The Federal Government’s decision to extend $20 million of funding to Teach for Australia while failing to maintain needs-based Gonski funding beyond 2017 is a sign of their misplaced priorities, the AEU said today.
AEU Federal Acting President Maurie Mulheron said increased resources were needed in disadvantaged schools, not expensive programs such as Teach for Australia.
“The Federal Government is denying schools $3.8 billion in needs-based Gonski funding in 2018 and 2019 alone. This is a disgraceful decision that will hit disadvantaged schools hardest,” Mr Mulheron said.
“Yet it is able to fund controversial programs such as Teach for Australia, with its high cost per teacher, high dropout rate and lack of evidence of long-term success.
“An Australian Council for Education Research report in 2015 found that TFA was ‘a relatively costly teacher education option for government’.
“Information from the federal Education Department shows TFA had an average cost of $127,000 per graduate, compared with less than $10,000 for standard teacher training courses.
“The dropout rate for Teach for Australia is high, with 50 per cent of its teachers leaving the profession within three years compared with less than 10 per cent of beginning teachers overall.
“Of those TFA graduates who stay, many do not remain in disadvantaged schools.
“Students in our most disadvantaged schools don’t need teachers who are learning on the job, they need fully-qualified teachers rather than a six week trainee, and those teachers need extra resources to help their students succeed.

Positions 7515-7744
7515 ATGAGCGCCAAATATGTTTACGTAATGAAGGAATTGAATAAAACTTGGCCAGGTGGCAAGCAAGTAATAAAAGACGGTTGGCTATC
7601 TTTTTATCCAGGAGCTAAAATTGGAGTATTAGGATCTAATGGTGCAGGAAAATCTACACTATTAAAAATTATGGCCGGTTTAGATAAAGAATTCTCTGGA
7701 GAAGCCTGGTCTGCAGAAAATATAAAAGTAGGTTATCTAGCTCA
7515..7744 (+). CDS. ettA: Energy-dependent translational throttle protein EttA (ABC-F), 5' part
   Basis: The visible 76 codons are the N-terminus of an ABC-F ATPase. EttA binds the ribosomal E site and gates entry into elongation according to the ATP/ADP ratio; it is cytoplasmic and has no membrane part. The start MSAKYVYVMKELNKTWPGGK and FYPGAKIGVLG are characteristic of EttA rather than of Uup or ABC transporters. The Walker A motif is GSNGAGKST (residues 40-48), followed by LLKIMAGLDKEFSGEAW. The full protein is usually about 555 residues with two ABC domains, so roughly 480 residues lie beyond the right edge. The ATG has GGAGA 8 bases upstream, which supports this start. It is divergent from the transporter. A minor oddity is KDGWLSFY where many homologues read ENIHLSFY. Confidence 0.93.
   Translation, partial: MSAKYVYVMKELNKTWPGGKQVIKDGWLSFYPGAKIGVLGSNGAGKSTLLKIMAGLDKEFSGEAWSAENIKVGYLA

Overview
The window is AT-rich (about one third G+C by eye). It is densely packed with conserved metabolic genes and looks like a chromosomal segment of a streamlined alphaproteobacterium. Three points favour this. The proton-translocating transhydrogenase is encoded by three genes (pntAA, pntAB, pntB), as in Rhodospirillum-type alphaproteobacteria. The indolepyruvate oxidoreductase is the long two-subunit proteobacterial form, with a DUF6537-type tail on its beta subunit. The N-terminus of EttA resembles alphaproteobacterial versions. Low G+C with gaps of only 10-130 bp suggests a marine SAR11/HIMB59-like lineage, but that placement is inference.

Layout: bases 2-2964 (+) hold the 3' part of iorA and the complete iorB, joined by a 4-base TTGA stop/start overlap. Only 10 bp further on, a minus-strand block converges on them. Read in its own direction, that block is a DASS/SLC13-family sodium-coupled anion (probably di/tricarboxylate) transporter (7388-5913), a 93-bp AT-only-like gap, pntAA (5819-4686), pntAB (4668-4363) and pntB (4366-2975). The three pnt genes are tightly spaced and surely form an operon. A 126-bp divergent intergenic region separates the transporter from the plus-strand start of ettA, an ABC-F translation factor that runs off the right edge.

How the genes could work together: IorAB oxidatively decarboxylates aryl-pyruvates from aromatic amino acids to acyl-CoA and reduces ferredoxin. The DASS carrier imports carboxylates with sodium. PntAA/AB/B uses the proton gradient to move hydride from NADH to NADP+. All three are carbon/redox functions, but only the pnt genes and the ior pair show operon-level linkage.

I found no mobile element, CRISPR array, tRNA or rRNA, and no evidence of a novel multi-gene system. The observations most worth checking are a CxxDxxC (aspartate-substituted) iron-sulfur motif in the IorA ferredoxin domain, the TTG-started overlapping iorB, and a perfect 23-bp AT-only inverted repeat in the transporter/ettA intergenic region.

“Gonski funding is already beginning to deliver the in-class support and extra literacy and numeracy programs those students need.
“But we have still seen less than 20 per cent of the overall funding increase the Gonski Review recommended go to our schools. That’s why funding the Gonski agreements right through to 2019 is vital.
“Attracting teachers of high academic ability is important for the future of our schools. But these teachers need to be properly trained before they begin their teaching careers, not thrown into the classroom after six weeks.
“The Federal Government needs to follow the lead of NSW and Victoria and introduce minimum entry standards for teaching courses, to ensure that we are getting students with the academic ability to become successful teachers.”